Google exposed the private details of almost 500,000 Google+ users and then opted not to report the lapse, in part out of concern disclosure would trigger regulatory scrutiny and reputational damage, The Wall Street Journal reported Monday, citing people briefed on the matter and documents that discussed it. Shortly after the article was published, Google said it would close the Google+ social networking service to consumers.
The exposure was the result of a flaw in programming interfaces Google made available to developers of applications that interacted with users Google+ profiles, Google officials said in a post published after the WSJ report. From 2015 to March 2018, the APIs made it possible for developers to view profile information not marked as public, including full names, email addresses, birth dates, gender, profile photos, places lived, occupation, and relationship status. Data exposed didnt include Google+ posts, messages, Google account data, phone numbers, or G Suite content. Some of the users affected included paying G Suite users.
Google Chief Executive Sundar Pichai knew of the glitch and the decision not to publicly disclose it, the WSJ reported. Based on a two-week test designed to measure the impact of the API bugs before they were fixed, Google analysts believe that data for 496,951 users was improperly exposed. According to the report:
The episode involving Google+, which hasnt been previously reported, shows the company's concerted efforts to avoid public scrutiny of how it handles user information, particularly at a time when regulators and consumer privacy groups are leading a charge to hold tech giants accountable for the vast power they wield over the personal data of billions of people.
The snafu threatens to give Google a black eye on privacy after public assurances that it was less susceptible to data gaffes like those that have befallen Facebook. It may also complicate Googles attempts to stave off unfavorable regulation in Washington. Mr. Pichai recently agreed to testify before Congress in the coming weeks.
In a statement, Google officials said there were other reasons for withholding public disclosure of the data exposure. In the emailed statement, a Google spokesman wrote:
Every year, we send millions of notifications to users about privacy and security bugs and issues. Whenever user data may have been affected, we go beyond our legal requirements and apply several criteria focused on our users in determining whether to provide notice.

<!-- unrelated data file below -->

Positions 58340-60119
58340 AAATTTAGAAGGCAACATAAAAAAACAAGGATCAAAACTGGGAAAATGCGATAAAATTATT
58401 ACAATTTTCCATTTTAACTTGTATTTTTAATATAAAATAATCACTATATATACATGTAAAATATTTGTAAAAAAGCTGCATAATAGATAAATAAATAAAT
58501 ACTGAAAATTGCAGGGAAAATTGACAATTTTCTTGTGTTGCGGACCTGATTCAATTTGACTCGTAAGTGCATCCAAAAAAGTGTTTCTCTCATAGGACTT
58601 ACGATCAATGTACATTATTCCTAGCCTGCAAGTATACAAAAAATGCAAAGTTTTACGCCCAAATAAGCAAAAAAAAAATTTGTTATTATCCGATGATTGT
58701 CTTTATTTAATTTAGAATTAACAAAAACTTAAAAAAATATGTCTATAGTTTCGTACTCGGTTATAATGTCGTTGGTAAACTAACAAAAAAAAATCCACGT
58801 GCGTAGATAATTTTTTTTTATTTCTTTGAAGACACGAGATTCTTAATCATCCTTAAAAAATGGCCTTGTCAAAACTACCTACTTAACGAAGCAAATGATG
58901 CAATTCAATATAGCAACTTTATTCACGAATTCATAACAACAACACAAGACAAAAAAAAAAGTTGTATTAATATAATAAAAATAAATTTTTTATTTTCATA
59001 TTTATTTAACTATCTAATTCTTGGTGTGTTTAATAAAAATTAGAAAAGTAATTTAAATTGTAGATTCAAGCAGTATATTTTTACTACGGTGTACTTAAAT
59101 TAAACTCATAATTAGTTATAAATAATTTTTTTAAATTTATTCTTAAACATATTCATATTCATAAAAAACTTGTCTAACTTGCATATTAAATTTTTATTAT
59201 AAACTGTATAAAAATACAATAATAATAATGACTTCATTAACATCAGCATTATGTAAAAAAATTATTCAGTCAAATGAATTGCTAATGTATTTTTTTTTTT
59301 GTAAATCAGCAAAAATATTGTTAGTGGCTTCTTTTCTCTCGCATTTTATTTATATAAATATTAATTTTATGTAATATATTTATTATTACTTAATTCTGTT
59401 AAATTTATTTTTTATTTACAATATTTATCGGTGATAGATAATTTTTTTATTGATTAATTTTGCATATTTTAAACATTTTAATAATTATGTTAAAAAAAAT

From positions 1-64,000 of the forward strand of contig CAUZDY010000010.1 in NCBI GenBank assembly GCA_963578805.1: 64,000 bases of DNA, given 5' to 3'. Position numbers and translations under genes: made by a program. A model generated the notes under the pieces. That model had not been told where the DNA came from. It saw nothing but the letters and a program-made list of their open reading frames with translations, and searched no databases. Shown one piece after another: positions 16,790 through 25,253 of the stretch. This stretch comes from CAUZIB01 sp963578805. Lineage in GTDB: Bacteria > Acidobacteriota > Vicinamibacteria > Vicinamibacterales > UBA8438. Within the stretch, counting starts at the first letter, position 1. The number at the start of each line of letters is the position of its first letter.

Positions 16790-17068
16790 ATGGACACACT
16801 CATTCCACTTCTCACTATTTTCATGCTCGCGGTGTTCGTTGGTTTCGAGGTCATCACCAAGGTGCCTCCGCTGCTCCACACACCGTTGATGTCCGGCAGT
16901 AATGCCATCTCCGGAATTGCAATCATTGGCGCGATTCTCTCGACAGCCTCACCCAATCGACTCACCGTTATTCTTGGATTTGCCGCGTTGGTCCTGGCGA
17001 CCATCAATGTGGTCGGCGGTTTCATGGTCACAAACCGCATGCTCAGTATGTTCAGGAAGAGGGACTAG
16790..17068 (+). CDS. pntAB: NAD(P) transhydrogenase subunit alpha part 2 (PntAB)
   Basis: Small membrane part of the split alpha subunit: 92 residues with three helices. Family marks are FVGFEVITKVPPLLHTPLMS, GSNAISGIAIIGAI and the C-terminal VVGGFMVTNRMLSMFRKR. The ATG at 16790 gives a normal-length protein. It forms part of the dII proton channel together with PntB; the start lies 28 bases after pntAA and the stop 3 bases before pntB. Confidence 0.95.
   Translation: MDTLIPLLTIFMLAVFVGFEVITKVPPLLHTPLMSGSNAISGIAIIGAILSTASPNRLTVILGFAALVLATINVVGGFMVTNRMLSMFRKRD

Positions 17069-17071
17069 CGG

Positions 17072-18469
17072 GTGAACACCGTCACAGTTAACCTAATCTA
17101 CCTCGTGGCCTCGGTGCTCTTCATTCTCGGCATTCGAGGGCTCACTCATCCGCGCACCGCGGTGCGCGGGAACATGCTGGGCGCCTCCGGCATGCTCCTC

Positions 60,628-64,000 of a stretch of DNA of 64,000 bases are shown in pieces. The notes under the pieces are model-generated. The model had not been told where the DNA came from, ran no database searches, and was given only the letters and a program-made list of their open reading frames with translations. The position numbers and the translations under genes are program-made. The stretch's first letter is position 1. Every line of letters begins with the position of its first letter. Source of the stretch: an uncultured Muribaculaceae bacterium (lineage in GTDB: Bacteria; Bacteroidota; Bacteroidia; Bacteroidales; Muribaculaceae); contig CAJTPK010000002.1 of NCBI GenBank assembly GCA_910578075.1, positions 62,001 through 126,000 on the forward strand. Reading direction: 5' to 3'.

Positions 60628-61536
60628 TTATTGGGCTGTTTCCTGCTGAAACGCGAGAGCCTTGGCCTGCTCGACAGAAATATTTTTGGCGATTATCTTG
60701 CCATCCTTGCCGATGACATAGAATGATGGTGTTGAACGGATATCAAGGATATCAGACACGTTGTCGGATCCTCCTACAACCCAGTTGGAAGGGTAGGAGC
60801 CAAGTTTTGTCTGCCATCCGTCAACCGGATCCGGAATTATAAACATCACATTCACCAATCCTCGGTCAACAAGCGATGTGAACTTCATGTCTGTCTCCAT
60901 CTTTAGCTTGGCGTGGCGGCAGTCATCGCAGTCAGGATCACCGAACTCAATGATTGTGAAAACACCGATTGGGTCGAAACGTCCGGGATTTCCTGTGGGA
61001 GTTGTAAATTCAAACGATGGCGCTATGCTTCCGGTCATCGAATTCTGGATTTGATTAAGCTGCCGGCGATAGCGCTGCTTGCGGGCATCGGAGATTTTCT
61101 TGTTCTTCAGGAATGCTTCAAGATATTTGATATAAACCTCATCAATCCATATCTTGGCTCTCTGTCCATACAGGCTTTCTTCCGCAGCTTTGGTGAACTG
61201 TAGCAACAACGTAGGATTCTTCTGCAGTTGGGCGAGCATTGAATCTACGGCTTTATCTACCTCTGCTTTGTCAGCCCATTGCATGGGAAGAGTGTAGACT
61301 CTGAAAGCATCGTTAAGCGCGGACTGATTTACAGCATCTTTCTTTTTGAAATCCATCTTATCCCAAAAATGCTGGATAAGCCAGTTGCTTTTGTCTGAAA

Our Privacy & Data Protection Office reviewed this issue, looking at the type of data involved, whether we could accurately identify the users to inform, whether there was any evidence of misuse, and whether there were any actions a developer or user could take in response. None of these thresholds [was] met in this instance.
The review did highlight the significant challenges in creating and maintaining a successful Google+ that meets consumers expectations. Given these challenges and the very low usage of the consumer version of Google+, we decided to sunset the consumer version of Google+.
Googles post said the API failures came to light through a review dubbed Project Strobe. It analyzed third-party developers access to Google account and Android device data to measure whether permissions were overly broad. One of the four findings was that Google+ faced “significant challenges” in meeting users privacy expectations. As a result (and because of the relatively low engagement shown by Google+ users in the seven years since the service was introduced), Google plans to retire it to consumers. Over the next 10 months, it will be gradually phased out. Google will continue to make Google+ available to enterprise users.
The Google post said analysts found no evidence the API bugs were actively exploited by developers. But the post also said that, to ensure privacy, the company destroys most Google+ logs after two weeks. According to the WSJ, an internal memo acknowledged there was no way to know. People who have used Google+ during the time the bugs were active should assume any exposed data is publicly available.